Johann König, Matieu Dubus, Antonio Carracci and others used in this way the ribbon-like ornaments and profound brightness of the agate, the coils and curves of alabaster. In pious subjects, the painter drew the mystery of a milky supernatural flare from the deep, translucent hues; or, if he wanted to depict a Red Sea scene, he just had to crowd the vortex of waves, already suggested by the veinings of the stone, with frightened victims.
Especially well-versed in this eccentric genre, which between the XVI and XVIII Century was the object of extended trade, was Filippo Napoletano.
In 1619 the painter offered to Cosimo II de’ Medici seven stories of Saints painted on “polished stoned called alberese“, and some of his works still retain a powerful quality, on the account of their innovative composition and a vivid expressive intensity.
His extraordinary depiction of the Temptations of Saint Anthony, for instance, is a “little masterpiece [where] the artist’s intervention is minimal, and the Saint’s entire spiritual drama finds its echo in the melancholy of a landscape of Dantesque tone” (P. Gaglianò on ExibArt, December 11, 2000).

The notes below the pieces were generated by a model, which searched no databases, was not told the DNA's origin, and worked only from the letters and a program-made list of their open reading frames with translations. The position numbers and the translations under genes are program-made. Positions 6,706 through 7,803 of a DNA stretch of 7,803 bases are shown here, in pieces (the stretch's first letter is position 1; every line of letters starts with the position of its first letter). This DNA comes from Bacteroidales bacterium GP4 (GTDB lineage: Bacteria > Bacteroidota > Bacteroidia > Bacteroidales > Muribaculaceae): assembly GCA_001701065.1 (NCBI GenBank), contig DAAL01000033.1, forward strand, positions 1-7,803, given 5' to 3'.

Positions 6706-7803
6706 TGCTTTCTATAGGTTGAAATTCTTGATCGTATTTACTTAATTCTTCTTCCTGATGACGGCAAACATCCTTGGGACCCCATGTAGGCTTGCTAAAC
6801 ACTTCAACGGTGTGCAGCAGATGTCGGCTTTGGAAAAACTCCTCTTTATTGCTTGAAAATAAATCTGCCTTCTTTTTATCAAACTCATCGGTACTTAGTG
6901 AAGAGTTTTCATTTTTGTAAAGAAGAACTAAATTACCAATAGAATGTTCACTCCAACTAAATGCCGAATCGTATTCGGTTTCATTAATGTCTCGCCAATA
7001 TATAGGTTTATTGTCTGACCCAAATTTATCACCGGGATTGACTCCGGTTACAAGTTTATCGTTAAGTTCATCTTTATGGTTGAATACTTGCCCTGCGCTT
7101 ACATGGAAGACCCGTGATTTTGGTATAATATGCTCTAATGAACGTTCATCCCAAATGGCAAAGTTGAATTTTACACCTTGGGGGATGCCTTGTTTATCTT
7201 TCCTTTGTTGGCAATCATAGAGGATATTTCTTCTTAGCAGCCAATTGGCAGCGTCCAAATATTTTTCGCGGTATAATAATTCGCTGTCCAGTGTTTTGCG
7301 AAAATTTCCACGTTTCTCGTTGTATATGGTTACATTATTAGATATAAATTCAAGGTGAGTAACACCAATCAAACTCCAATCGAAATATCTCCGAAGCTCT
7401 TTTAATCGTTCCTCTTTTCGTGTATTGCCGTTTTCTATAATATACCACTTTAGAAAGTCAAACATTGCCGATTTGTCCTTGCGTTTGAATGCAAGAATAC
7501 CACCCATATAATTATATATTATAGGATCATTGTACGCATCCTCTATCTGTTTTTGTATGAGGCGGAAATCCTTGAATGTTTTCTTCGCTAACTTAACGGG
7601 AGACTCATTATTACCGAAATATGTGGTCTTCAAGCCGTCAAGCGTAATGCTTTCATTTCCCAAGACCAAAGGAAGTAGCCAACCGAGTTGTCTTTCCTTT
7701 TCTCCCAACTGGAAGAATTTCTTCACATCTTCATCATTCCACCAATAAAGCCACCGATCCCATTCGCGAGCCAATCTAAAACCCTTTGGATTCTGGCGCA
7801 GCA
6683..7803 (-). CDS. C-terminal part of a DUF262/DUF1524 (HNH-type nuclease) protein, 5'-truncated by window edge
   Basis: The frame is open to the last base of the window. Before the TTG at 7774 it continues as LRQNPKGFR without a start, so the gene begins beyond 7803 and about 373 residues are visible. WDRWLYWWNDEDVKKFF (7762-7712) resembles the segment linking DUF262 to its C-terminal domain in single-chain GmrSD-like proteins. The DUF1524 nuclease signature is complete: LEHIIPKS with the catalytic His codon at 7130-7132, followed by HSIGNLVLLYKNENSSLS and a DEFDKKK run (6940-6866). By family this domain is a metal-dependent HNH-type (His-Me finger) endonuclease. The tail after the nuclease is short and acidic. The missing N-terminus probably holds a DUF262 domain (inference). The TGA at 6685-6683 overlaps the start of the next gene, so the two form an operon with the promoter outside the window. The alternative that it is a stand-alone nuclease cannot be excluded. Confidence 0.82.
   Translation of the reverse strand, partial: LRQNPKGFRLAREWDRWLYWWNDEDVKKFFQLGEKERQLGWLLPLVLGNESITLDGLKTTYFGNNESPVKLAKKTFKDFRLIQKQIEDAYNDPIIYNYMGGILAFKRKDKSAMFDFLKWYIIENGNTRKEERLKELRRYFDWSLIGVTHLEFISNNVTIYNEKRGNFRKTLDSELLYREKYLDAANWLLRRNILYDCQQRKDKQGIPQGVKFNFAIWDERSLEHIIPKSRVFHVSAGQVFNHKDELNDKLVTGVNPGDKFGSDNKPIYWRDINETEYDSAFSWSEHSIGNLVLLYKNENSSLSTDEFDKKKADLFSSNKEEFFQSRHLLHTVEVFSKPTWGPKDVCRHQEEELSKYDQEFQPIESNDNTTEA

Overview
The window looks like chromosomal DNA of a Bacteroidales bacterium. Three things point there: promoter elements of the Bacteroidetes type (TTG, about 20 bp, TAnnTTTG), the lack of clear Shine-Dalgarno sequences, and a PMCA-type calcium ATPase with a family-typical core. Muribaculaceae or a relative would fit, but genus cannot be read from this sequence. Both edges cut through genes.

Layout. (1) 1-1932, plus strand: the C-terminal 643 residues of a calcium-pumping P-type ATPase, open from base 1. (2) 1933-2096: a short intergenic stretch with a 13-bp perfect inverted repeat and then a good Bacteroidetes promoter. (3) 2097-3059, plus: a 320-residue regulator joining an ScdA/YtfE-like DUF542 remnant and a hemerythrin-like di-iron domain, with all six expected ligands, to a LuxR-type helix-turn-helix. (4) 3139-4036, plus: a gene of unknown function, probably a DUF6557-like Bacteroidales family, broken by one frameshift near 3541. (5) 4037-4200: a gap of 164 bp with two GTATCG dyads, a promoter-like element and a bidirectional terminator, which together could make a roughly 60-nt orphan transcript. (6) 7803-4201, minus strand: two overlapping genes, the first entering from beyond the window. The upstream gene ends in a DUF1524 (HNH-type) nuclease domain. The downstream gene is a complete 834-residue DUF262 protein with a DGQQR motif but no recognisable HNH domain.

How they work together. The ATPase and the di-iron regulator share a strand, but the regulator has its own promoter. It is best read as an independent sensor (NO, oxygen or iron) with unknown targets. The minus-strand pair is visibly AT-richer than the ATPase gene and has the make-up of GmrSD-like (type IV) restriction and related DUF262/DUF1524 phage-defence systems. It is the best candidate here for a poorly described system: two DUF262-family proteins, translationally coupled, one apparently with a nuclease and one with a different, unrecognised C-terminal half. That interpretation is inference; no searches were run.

The charm of a stone that “mimicks” reality, giving the illusion of a secret theater, is unaltered still today, as Cailliois elegantly explains:
Such simulacra, hidden on the inside for a long time, appear when the stones are broken and polished. To an eager imagination, they evoke immortal miniature models of beings and things. Surely, chance alone is at the origin of the prodigy. All similarities are after all vague, uncertain, sometimes far from truth, decidedly gratuitous. But as soon as they are perceived, they become tyrannical and they offer more than they promised. Anyone who knows how to observe them, relentlessly discovers new details completing the alleged analogy. These kinds of images can miniaturize for the benefit of the person involved every object in the world, they always provide him with a copy which he can hold in his hand, position as he wishes, or stash inside a cabinet. […] He who possesses such a wonder, produced, extracted and fallen into his hands by an extraordinary series of coincidences, happily imagines that it could not have come to him without a special intervention of Fate.
Still, unchangeable, untouched by the tribulations of living beings: it is perhaps appropriate that when stones dream, they give birth to these abstract, metaphysical landscapes, endowed with a beauty as alien as the beauty of rock itself.